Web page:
“When you go to the alumni events, it’s great because you see a ton of guys that you played against that you sort of know but you get to know them on a different level. Plus, meeting the guys that pioneered the game - it is because of them that I was able to play. I could listen to those guys forever!”
Since 2008, Patterson has worked with Just-In Case Fire Ltd, a company that designs, manufactures and distributes fire suppression systems under the brand name Fire Caddy. A friend’s brother invented the equipment and brought the product through the certification process. When Colin moved on from his previous job, he saw the immediate need for the equipment and took on an active role with the company. There are many applications for the Fire Caddy products - they can be used in homes, motor homes, farms, construction sites, at marinas and on boats. The products have also been used effectively to help suppress wildfires.
In preparing for my conversation with Colin about the Fire Caddy products, I realized that most people, including myself, are not as prepared to deal with a fire as we think we are. The various Fire Caddy products can be used from a safe distance and the goal of the company is to help bridge the gap in response time, when lives are most at risk.
“Most people are unprepared for a fire and that is what we are trying to get through to the public - bridging the gap between the fire extinguisher and the fire truck,” Patterson said about Fire Caddy’s mission. “They have done a great job with building supplies and non-flammable, flame resistant materials, but it is also the products within our homes that burn at a much greater heat now than they ever did. It is all about life safety and getting people out of buildings. It’s not about trying to become fire fighters, because we do not want that. What we want is to enable people to get out of buildings safely, so that when the fire fighters do arrive they don’t have to go in and risk their lives to save someone.”
“We have a residential unit now, with a hose station or stations, that can go anywhere in your house. It can give people up to three minutes of fire-fighting time to evacuate and get out safely. There is a company called Albi Homes here in Calgary that is going to start putting our products in their new homes.”
“The market in Canada and North America is very good but our products also have a great appeal internationally because they don’t have the infrastructure and the fire departments that we do. They don’t have the luxury of picking up the phone and calling 911 for help. In some areas that we work with, the people say, ‘we have a fire department but they might not show up.’”
During a fire, the water used to extinguish the blaze can actually cause a great deal of the damage to the home. The fire suppression systems designed for the Fire Caddy products consist of biodegradable, environmentally friendly foam, a factor that insurance companies should embrace - less damage is a good thing. However, Patterson explained that being recognized by the insurance industry is a difficult process and there is a long way to go on that front. In the meantime, the company continues to develop new products and discover additional avenues for distribution; they have witnessed a steady growth. The company has found success in the markets outside of Canada and Colin discussed a few examples of how their products have benefited other countries.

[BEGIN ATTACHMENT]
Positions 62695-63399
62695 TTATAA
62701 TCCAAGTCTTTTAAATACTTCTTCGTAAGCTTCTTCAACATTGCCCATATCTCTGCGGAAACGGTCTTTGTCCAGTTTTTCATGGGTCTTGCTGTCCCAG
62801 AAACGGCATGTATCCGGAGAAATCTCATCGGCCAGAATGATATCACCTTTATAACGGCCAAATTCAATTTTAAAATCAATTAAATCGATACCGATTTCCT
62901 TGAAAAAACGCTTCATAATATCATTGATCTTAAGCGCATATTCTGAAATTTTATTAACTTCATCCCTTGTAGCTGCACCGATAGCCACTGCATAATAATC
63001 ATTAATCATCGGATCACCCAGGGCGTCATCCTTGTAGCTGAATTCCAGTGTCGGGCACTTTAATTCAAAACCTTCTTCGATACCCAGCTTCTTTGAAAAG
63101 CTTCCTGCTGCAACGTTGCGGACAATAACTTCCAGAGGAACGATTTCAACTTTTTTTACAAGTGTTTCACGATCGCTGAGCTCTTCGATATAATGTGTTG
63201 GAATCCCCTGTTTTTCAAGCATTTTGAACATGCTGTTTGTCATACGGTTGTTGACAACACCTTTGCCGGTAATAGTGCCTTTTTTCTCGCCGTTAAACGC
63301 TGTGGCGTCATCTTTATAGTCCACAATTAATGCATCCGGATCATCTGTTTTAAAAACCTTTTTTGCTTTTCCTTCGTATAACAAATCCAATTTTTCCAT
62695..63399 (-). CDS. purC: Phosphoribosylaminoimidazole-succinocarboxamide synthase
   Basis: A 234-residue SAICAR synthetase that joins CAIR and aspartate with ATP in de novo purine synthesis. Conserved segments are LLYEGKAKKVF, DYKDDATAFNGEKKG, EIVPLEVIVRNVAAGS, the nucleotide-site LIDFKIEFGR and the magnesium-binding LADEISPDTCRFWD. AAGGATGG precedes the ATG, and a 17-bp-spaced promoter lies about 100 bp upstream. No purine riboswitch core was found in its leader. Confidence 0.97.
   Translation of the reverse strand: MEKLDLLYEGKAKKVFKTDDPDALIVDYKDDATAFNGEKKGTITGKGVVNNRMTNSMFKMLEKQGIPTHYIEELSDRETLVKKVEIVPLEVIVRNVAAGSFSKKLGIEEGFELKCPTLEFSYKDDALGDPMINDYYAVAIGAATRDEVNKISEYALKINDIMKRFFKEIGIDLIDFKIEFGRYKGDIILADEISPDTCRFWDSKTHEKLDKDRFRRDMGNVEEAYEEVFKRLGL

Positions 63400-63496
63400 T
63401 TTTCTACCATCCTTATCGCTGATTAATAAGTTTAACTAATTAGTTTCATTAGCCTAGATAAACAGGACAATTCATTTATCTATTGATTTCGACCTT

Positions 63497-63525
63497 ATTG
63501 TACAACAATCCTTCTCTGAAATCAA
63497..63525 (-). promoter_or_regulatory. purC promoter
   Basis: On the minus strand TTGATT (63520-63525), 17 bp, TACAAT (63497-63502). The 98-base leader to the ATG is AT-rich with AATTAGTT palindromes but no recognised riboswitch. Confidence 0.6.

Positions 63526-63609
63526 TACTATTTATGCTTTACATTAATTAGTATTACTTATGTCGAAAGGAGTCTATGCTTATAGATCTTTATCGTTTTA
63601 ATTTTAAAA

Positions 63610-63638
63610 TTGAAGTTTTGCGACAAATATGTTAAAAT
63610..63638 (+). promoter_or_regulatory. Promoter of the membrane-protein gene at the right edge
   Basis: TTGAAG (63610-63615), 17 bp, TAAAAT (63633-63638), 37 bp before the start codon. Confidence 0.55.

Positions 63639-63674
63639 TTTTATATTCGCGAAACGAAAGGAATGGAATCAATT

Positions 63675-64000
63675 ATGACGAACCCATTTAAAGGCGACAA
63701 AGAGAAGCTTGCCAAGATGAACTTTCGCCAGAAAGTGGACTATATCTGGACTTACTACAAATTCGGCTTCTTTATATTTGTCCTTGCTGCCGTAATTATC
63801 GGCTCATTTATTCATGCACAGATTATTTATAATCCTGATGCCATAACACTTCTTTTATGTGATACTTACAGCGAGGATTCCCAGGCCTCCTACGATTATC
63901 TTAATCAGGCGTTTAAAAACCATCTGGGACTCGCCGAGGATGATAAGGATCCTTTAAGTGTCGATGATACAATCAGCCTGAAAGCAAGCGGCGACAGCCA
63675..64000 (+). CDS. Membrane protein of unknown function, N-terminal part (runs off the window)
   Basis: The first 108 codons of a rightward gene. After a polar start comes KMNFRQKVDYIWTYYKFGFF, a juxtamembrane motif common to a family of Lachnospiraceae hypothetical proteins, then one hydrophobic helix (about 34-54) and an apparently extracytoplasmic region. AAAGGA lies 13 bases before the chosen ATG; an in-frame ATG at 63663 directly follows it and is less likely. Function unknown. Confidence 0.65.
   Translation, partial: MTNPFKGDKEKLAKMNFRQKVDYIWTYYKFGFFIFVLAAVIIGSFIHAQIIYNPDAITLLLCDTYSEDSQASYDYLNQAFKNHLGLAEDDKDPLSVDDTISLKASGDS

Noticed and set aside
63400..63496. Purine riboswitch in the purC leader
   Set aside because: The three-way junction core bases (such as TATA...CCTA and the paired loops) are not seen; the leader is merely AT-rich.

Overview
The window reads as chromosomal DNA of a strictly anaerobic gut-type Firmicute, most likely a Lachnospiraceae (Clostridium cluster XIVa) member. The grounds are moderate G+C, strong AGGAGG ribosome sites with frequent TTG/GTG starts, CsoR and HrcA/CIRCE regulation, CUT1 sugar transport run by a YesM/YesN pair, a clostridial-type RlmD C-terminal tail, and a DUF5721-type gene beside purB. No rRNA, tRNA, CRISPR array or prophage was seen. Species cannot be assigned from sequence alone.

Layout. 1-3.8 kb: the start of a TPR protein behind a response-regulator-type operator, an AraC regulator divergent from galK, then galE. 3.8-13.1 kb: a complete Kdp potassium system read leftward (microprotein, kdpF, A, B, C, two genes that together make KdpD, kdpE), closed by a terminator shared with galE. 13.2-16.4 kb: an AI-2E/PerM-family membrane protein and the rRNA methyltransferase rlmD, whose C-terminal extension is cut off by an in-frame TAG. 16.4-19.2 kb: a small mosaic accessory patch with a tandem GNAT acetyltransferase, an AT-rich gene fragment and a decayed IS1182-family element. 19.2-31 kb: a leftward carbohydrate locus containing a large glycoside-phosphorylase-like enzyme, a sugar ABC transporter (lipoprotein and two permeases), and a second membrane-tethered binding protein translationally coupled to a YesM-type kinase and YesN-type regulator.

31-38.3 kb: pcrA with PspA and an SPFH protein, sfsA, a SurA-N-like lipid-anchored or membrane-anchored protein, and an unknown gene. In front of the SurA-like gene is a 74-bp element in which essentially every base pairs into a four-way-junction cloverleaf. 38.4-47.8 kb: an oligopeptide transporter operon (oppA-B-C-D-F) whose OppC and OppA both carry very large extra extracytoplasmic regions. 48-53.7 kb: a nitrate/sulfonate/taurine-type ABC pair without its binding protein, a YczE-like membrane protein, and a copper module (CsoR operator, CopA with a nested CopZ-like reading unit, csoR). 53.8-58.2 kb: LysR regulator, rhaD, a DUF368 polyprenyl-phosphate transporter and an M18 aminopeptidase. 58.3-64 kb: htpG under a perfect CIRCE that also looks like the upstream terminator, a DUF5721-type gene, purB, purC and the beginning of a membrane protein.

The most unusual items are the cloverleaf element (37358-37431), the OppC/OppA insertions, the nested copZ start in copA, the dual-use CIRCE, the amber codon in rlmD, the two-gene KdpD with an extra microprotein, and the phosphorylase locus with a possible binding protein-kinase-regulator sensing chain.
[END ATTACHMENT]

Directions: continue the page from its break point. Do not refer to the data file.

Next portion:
“One of our biggest customers is the country of Nigeria and they use our equipment for many different applications,” he explained. “One of the methods is using it to protect their cell phone towers - in case of fire our foam takes away the heat, which protects the towers from further damage. Another circumstance in Nigeria they are looking at is protecting their banks. It’s quite interesting to see the different uses.”
“Our products are also used by the Special Forces in Bahrain, using it to put out tire fires. They have some youth gangs that set tire fires, almost on a nightly basis. They would run into the problem that the Special Forces vehicle would arrive and be unable to put out the fire, so they would call the fire department. In the meantime, gangs are shooting stuff at the Special Forces soldiers. Now they are able to put out the fires themselves.”
One of the goals for the company is to see their products available in retail outlets, but as is the case with any new retail items, timing is very important when entering that market.
“We think there is an opportunity but it will probably be further down the road. We have a little unit that can attach to your garden hose that shoots out fire-fighting foam and water - you would be able to put out barbeque or backyard fires. To get into retail stores, you need someone that sees what you are doing, believes in what you are doing and wants to be an agent of change.”
The line of Fire Caddy products not only help save lives and limit the damage to property, Patterson said that it was also designed with the environment in mind as well.
“There are two sides to the environmental work for us. On one side, the foam is environmentally friendly; it is biodegradable, non-toxic and has US Forestry approval. The other side is the amount of water that is saved, which is also great for the environment. In Canada, we typically don’t appreciate the conservation of water because we have so much, but when you are putting out a bonfire in your backyard or a campfire and you think about how much water you pour on it; all of a sudden you are helping the environment by cutting that usage down.”
It is always fascinating to speak with NHL Alumni members; seeing how they apply the same focus, drive and determination that brought them to the NHL into the next chapter of their life. For Colin Patterson, the same qualities that made him a key contributor on the Calgary Flames and ultimately a Stanley Cup Champion, have helped make Fire Caddy’s life saving products a success as well.